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Disease Profile

Hereditary methemoglobinemia

Prevalence estimates on Rare Medical Network websites are calculated based on data available from numerous sources, including US and European government statistics, the NIH, Orphanet, and published epidemiologic studies. Rare disease population data is recognized to be highly variable, and based on a wide variety of source data and methodologies, so the prevalence data on this site should be assumed to be estimated and cannot be considered to be absolutely correct.


US Estimated

Europe Estimated

Age of onset






Autosomal dominant A pathogenic variant in only one gene copy in each cell is sufficient to cause an autosomal dominant disease.


Autosomal recessive Pathogenic variants in both copies of each gene of the chromosome are needed to cause an autosomal recessive disease and observe the mutant phenotype.


dominant X-linked dominant inheritance, sometimes referred to as X-linked dominance, is a mode of genetic inheritance by which a dominant gene is carried on the X chromosome.


recessive Pathogenic variants in both copies of a gene on the X chromosome cause an X-linked recessive disorder.


Mitochondrial or multigenic Mitochondrial genetic disorders can be caused by changes (mutations) in either the mitochondrial DNA or nuclear DNA that lead to dysfunction of the mitochondria and inadequate production of energy.


Multigenic or multifactor Inheritance involving many factors, of which at least one is genetic but none is of overwhelming importance, as in the causation of a disease by multiple genetic and environmental factors.


Not applicable


Other names (AKA)

Autosomal recessive methemoglobinemia; Congenital methemoglobinemia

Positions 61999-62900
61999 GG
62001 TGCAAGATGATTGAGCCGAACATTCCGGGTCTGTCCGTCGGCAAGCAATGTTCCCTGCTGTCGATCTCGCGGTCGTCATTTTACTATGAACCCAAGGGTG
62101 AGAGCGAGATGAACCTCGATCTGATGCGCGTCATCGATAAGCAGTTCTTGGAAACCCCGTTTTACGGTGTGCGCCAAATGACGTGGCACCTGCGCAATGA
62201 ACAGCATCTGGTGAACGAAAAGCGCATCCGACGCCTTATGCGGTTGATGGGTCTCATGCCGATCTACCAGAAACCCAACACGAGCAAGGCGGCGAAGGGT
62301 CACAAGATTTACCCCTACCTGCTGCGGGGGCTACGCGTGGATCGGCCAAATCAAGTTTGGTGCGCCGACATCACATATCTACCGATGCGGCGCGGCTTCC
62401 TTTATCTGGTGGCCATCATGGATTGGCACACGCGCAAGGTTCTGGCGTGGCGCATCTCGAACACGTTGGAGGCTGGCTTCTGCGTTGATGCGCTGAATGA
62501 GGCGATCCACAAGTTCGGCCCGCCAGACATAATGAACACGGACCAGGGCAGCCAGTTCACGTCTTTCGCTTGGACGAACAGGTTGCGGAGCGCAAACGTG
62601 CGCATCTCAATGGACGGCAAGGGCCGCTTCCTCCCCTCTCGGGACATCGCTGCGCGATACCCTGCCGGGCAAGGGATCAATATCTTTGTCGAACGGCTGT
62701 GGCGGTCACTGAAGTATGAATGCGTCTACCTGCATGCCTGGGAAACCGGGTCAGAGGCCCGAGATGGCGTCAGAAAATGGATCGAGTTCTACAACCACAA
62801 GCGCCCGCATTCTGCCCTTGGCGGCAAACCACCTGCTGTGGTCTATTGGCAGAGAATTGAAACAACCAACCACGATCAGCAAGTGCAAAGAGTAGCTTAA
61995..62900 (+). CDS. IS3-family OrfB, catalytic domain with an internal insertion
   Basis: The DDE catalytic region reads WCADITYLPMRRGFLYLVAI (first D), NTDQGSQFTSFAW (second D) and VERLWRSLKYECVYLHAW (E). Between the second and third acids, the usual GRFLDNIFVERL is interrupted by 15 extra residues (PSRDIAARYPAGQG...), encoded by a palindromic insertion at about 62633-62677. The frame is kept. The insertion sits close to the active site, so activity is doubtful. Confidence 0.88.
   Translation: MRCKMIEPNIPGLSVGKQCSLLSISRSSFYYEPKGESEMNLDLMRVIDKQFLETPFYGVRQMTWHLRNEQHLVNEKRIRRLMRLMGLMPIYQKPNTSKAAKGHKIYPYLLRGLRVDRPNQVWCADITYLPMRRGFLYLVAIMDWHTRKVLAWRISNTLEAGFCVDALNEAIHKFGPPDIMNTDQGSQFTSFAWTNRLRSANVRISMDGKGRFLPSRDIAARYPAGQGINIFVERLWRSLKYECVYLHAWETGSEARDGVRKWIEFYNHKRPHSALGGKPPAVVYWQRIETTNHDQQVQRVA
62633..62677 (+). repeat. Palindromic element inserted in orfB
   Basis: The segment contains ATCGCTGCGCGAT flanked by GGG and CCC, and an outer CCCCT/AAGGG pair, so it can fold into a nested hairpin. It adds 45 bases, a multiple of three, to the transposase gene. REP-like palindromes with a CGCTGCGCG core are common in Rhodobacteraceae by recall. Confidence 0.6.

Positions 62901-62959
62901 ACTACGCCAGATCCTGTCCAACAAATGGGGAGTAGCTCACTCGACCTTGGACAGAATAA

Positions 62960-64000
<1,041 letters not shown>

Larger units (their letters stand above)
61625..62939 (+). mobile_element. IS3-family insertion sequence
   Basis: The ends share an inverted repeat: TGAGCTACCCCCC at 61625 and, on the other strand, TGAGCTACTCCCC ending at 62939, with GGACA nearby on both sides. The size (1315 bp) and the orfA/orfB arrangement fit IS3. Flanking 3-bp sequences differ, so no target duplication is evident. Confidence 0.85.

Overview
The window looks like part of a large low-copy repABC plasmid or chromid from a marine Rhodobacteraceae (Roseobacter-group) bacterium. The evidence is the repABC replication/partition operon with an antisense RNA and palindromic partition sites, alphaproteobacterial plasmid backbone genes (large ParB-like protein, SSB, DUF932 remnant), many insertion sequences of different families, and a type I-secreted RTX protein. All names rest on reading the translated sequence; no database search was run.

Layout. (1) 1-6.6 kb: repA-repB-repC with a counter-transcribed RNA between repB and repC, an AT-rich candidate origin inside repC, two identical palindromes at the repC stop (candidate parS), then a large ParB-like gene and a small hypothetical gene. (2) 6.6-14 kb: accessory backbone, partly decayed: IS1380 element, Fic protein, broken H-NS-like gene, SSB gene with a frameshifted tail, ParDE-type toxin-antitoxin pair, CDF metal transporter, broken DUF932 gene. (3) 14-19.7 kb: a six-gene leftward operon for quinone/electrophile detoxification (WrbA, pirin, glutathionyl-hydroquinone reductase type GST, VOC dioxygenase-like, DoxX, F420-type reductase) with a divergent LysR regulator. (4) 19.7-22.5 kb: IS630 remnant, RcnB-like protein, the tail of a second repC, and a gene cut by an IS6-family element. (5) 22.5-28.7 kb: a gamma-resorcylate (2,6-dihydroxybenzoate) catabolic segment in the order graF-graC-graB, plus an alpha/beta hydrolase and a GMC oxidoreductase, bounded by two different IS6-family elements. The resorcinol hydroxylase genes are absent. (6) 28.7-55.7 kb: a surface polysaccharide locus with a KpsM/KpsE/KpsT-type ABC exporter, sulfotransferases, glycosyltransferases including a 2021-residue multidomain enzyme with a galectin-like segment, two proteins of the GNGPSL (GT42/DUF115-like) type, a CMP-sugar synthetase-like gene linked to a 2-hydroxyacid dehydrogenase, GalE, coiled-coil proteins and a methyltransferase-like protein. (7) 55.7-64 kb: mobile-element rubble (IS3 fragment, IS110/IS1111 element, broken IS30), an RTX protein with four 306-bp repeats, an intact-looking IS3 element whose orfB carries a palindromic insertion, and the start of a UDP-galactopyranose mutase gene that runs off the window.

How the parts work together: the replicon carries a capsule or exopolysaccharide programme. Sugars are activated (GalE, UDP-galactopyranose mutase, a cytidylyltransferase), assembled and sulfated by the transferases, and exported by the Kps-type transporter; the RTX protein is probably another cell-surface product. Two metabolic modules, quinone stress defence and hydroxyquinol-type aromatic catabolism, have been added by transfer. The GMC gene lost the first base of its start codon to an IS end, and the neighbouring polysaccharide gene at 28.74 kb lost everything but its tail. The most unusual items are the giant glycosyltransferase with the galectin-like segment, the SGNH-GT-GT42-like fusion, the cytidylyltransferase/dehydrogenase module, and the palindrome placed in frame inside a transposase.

Blood Diseases; Congenital and Genetic Diseases


The following summary is from Orphanet, a European reference portal for information on rare diseases and orphan drugs.

Orpha Number: 621

A rare red cell disorder classified principally into two clinical phenotypes: autosomal recessive congenital (or hereditary) methemoglobinemia types I and II (RCM/RHM type 1; RCM/RHM type 2).

Clinical description
In RCM type 1, cyanosis from birth is the only symptom. It is well-tolerated and is associated with mild complaints of headaches, fatigue and shortness of breath upon exertion. RCM type 2 is much more severe; the cyanosis is accompanied by neurological dysfunction (with intellectual deficit, microcephaly, growth retardation, opisthotonus, strabismus and hypertonia), which usually becomes evident during the first four months of life. Two additional forms of RCM have also been reported. RCM type 3 was the term used to define a phenotype with cyanosis but without neurological abnormalities in which Cb5R deficiency was identified in leucocytes and platelets as well as erythrocytes. This distinction has been largely ignored in subsequent reports of other CYB5R3 variants, so the term RCM type 3 is rarely used. RCM type 4 is a very rare disease associated with chronic cyanosis caused by mutations in the CYB5A gene (18q23) encoding cytochrome b5. In addition, there have been two reports of NADPH reductase deficiency, but in one case (identified though an inability to metabolize methylene blue) methemoglobinemia was not present suggesting that this pathway has limited physiological importance. It is also possible that mutations of the substrate of NADPH reductase, which remains to be identified, could have a minor effect on the reduction of methemoglobin.